What I do is I just clean up her audio, I remove breathing and remove silence clips first up and that’s because we were recording this in no a perfectly quite environment so there is some residual noise within these parts so I just want to remove those. Sometime on audio that is a little bit more of a problem I’ll do a noise reduction and sometimes that works better to first noise reduce but in this case the audio was pretty good and their wasn’t much noise on these days but I will just take out a little bit of this breathing. What I have done is I have mapped the silence command, creating silence, to the number 5 key on my keyboard so that means I can just select the audio and instead of, what you would normally do is right click silence and you can see there it’s number 5 so then I just click 5 and it creates silence so that’s a really quick way to just give a clean up of audio. Sometimes I’ll listen to what I am cleaning, this little blip here is a little breath, little ahhh. sometimes you need to leave them in just to give better diction with what she is saying but usually I try and remove as much of those little breaths and stuff as possible.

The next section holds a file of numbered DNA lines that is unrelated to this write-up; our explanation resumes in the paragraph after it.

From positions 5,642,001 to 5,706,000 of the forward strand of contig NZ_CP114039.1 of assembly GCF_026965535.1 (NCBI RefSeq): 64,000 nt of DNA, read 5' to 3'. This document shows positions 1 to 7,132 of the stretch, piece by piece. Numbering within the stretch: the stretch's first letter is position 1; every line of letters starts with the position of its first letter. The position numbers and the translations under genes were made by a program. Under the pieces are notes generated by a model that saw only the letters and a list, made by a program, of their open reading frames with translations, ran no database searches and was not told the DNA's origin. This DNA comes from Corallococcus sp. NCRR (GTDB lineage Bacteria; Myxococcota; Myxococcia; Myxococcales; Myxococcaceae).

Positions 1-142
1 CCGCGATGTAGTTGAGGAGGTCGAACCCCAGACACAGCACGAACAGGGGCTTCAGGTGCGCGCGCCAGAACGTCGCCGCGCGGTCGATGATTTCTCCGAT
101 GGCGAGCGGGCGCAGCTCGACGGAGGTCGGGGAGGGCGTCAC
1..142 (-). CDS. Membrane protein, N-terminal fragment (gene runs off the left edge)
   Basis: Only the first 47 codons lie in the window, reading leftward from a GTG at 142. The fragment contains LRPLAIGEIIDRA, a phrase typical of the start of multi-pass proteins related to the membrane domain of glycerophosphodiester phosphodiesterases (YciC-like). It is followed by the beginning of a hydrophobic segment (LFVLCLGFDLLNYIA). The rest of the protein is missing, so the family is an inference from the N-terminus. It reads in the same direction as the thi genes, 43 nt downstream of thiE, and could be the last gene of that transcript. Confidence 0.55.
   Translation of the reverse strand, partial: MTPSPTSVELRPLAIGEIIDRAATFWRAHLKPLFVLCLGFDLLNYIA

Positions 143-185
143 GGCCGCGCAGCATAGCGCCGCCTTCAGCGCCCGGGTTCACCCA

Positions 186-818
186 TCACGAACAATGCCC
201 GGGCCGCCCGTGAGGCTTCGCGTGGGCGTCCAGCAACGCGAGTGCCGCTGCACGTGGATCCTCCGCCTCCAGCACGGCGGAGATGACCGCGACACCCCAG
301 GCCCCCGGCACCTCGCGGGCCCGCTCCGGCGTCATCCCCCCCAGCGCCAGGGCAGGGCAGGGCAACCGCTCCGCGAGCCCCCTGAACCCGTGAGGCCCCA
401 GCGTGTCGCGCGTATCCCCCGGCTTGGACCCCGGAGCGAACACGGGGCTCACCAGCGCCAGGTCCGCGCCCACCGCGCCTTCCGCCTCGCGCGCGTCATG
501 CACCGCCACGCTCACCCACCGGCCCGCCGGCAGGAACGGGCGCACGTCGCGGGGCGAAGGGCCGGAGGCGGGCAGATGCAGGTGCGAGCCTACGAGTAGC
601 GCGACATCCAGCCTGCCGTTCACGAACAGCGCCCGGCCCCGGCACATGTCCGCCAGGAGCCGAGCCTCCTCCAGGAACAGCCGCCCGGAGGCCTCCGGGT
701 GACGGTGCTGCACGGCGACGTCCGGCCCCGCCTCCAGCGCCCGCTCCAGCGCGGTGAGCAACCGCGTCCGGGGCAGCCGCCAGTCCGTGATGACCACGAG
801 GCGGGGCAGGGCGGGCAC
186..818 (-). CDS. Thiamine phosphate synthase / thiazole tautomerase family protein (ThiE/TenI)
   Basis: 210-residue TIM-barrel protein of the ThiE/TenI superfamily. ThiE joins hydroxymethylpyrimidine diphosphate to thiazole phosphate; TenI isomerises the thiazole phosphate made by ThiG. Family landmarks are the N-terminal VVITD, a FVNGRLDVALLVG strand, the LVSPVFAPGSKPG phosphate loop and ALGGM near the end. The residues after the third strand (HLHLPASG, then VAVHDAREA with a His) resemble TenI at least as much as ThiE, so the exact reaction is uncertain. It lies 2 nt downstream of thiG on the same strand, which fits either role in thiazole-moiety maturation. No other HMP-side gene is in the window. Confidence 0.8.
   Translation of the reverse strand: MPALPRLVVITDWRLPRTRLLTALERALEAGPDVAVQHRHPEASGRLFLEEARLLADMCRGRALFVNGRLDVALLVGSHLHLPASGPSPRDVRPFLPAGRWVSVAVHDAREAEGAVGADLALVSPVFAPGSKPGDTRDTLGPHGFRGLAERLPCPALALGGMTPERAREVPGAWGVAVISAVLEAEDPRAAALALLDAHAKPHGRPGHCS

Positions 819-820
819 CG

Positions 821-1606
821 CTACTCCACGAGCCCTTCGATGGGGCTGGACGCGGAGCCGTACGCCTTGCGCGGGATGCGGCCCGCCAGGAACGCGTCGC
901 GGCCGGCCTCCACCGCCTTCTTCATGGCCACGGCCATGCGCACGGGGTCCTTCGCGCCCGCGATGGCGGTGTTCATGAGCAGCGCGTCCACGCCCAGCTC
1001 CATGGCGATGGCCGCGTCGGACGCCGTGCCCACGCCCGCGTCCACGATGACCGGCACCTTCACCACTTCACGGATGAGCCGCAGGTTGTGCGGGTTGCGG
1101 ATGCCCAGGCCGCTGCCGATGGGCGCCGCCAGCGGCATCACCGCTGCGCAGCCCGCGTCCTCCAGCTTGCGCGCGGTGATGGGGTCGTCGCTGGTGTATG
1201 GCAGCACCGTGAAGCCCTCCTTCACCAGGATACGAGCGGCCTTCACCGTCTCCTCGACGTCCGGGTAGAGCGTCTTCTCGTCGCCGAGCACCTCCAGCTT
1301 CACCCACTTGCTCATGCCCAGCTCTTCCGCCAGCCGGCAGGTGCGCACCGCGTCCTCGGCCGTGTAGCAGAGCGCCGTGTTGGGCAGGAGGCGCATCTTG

I’ll just work on that and I might just skip ahead for you and we’ll pick up once I have gotten through and silenced this audio and we’ll pick up and I will show you process from then on.